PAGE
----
by No Dogs Allowed
New York, N.Y. - Ivelice Rosario wants to keep her 20-lb. Lhasa Apso-Schnauzer mix “Max” because he alleviates her panic attacks; but the co-op board at the building in which she resides said “sorry, no dogs allowed” and pointed to the building’s “no pet” policy.
In 2010, the Inwood co-op board filed an eviction proceeding against Ms. Rosario because she refused to get rid of her dog.
But that didn’t stop Ms. Rosario. She took the matter to New York’s Division of Human Rights, where a judge ruled in her favor. Judge Thomas Protano, who must be a dog lover, stated “She has demonstrated, through empirical evidence, that the dog prevents her from suffering from panic attacks when she is at home.” He ruled that Ms. Rosario be allowed to keep her dog despite the no pets rule, the co-op board must stop their eviction proceedings against her, and that they pay her $13,054 in attorney’s fees.
But Judge Protano didn’t stop there. He wanted Ms. Rosario to have a “comfort pet” “in perpetuity”: “Upon the demise of the dog, should (she) require the reasonable accommodation of a comfort pet, such accommodation will be granted,” he stated in his ruling.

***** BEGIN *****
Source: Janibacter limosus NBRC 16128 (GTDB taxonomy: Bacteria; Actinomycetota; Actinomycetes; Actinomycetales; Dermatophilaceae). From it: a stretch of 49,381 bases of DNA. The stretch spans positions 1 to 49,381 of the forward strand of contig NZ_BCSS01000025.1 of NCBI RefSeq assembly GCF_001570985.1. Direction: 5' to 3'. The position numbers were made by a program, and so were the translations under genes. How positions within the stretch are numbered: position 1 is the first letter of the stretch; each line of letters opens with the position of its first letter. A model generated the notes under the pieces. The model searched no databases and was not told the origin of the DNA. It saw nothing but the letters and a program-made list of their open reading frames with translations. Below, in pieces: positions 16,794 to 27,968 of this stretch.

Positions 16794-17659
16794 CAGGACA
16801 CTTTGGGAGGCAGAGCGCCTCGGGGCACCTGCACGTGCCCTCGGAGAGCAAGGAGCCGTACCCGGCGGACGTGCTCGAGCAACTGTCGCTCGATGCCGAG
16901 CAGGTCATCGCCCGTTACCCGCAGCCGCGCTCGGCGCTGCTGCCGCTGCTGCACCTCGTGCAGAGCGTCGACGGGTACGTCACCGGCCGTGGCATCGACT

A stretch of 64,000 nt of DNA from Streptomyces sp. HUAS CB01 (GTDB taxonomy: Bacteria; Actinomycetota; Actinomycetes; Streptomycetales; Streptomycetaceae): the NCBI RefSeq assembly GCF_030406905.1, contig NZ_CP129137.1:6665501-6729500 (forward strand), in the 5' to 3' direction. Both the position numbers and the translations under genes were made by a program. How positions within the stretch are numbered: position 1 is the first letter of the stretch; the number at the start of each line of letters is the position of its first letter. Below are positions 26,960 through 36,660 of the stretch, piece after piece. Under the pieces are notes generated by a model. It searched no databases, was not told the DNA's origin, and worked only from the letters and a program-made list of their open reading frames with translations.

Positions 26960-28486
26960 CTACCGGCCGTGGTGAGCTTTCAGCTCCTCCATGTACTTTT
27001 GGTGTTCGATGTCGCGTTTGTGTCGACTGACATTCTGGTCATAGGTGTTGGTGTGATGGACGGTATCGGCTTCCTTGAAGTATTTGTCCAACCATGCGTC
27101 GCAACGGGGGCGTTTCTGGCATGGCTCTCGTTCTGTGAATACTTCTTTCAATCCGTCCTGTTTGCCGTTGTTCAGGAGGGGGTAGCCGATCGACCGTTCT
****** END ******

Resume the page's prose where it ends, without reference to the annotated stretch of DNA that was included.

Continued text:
Despite their overwhelming loss, the Inwood co-op board members did not give up. Last week they filed an appeal in Manhattan Supreme Court, which states the dog is not medically necessary, and that Ms. Rosario would be better served by taking anti-anxiety medication for her panic attacks. :“If…..Klonopin works and Prozac or Celexa would work if properly administered, then the dog is not necessary,” court documents stated.
I’m following this case because I think it will set a precedent: will people have to prove their “therapy” dogs are medically necessary, or will they be allowed to violate “no pets” rules? Why do people move into “no pets allowed” buildings when they intend on getting a pet?
I think dog lovers believe the rules apply to everyone else but them. I hope the Manhattan Supreme Court makes the right decision.
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